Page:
If you are not using this kind of application no problem, but sometimes they are installed by other software (Norton AV for instance reconfigures the emails clients with this address).

    So, it is safer to only allow applications that really connect to Internet.

    Regards,

    Frederic
     
  10. Phill

    Phill Registered Member

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    Thanks Frederic.

    I'm still not sure how applications, proxies or otherwise, can connect to the internet if I have allowed localhost only for them though. Can't L'n'S detact this relaying going on? Is it something that can be implemented?

    Thanks again for taking the time to answer...
     
  11. Frederic

    Frederic LnS Developer

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    Hi,

    This is contradictory, you can't at the same time allow all applications to connect to 127.0.0.1 and detect/block applications to pass through a proxy which has been configured on 127.0.0.1...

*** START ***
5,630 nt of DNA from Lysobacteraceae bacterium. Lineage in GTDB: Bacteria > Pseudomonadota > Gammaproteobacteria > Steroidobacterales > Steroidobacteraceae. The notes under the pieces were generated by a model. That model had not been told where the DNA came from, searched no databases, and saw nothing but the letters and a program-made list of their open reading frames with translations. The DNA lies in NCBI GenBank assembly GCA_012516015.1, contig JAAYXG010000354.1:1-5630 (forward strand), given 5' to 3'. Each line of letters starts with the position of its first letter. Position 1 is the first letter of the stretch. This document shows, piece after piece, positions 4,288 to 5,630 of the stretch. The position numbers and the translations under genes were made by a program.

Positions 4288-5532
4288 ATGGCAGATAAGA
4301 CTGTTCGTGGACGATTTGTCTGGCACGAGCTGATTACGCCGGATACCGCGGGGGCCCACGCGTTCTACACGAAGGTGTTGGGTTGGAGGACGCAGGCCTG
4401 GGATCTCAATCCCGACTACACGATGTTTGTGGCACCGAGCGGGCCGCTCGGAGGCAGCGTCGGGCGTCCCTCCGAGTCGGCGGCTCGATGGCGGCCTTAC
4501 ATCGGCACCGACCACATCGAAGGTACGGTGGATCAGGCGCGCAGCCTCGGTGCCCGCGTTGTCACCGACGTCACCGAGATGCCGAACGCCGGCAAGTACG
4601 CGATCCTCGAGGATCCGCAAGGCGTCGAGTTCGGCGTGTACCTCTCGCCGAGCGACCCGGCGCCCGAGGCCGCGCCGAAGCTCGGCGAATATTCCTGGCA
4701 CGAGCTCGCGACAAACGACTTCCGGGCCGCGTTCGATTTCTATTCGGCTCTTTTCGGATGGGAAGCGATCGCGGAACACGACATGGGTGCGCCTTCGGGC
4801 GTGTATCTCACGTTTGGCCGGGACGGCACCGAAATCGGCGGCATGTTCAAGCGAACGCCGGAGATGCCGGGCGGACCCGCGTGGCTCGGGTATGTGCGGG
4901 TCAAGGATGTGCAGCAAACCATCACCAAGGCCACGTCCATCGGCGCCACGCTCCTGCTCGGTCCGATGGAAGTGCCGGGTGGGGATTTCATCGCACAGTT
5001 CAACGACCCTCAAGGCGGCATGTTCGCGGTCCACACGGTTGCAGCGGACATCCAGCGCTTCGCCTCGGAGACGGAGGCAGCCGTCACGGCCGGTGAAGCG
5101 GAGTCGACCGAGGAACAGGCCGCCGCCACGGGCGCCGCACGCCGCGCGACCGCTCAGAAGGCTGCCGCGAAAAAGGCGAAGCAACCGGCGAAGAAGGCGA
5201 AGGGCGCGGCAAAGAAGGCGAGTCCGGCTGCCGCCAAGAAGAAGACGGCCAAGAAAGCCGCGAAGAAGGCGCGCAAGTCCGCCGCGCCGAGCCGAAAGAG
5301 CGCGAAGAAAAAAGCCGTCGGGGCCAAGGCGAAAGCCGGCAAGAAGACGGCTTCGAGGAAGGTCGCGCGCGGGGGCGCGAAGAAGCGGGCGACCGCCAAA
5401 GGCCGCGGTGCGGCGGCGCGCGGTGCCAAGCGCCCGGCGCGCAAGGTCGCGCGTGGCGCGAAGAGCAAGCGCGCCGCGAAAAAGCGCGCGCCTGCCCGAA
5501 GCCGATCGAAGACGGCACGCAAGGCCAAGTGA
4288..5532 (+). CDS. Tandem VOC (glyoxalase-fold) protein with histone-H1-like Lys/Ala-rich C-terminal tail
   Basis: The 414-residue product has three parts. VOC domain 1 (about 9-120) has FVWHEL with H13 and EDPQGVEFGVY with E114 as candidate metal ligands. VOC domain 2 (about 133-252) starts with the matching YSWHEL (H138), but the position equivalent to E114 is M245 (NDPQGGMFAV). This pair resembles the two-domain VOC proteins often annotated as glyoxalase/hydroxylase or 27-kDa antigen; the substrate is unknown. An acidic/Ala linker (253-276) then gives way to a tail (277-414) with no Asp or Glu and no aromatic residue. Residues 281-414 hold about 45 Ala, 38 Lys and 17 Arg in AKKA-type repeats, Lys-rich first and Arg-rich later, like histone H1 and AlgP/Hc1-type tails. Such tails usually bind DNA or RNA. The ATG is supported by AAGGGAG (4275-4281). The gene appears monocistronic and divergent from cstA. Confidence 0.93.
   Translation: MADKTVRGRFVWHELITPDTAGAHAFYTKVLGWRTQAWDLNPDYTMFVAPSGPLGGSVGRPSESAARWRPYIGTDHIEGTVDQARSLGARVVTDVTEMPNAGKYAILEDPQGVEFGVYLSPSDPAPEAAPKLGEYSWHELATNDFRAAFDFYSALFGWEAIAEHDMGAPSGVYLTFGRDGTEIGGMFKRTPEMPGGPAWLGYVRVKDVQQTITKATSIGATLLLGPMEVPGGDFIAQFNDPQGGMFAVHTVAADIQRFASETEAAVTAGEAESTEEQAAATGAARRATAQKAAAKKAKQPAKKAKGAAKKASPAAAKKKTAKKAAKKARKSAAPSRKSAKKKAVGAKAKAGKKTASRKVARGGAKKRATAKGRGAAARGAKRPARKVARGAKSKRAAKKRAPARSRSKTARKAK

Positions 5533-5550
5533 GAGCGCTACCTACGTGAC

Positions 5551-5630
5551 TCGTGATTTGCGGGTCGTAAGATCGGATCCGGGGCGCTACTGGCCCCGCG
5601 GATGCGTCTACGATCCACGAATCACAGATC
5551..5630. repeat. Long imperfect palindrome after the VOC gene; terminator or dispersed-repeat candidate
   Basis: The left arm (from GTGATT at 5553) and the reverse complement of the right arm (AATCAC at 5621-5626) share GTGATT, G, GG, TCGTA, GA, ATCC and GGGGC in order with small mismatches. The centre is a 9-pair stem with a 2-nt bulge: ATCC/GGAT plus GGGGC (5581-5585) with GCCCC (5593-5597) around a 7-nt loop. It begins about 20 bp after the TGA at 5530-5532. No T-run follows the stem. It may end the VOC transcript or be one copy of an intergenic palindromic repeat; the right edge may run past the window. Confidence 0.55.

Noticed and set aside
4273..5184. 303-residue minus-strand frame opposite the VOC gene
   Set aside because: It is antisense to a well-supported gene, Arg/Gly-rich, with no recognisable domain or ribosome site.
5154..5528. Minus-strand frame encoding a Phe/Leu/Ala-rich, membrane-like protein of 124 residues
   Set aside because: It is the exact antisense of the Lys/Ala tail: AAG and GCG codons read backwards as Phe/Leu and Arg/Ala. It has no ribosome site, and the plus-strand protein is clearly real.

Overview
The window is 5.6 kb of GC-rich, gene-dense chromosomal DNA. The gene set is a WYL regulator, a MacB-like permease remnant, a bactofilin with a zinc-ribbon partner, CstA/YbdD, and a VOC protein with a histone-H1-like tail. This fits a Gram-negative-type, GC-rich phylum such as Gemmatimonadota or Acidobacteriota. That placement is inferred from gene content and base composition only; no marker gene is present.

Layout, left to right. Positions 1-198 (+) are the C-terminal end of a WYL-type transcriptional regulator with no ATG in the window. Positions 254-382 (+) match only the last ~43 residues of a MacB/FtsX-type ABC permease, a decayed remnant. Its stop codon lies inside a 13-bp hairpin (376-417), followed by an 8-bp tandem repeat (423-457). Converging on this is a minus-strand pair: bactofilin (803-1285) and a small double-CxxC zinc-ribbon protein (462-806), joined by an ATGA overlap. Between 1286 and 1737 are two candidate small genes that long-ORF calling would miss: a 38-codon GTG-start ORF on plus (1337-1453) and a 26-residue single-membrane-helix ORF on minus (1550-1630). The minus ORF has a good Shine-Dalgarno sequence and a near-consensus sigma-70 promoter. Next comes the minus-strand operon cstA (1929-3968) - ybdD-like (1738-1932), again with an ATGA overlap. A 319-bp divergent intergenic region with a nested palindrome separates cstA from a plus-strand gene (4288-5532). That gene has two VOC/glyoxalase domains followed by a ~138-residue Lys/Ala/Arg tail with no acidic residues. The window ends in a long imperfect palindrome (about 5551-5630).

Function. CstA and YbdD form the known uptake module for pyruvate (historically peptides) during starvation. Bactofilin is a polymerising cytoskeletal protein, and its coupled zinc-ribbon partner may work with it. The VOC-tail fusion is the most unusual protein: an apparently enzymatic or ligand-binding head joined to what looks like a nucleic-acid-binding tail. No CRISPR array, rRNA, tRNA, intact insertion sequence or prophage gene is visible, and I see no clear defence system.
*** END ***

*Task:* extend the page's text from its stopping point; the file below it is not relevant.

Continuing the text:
So, it would be better to remove all these authorizations, and to allow only the applications which really need to connect locally (to solve the compatibility issue you were talking about).

    Frederic
     
  12. Phill

    Phill Registered Member

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    Ok.

    Thanks Frederic. Again, great support. Quick and helpfull. Thanks for all the help in this thread.

    :)
     
  13. Phant0m

    Phant0m Registered Member

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    I can definitely say without a doubt the problem isn’t specific to LnSSvc launching Look ‘n’ Stop before Windows Shell, and I re-call when using Look ‘n’ Stop I had that launched so early in the boot process it intercepted and prompt for everything upon booting process without freezes regardless if it was choose Accept or Block. It is possible there is something else for software installed conflicting generating this anomaly, one thing for sure this is specific to your system.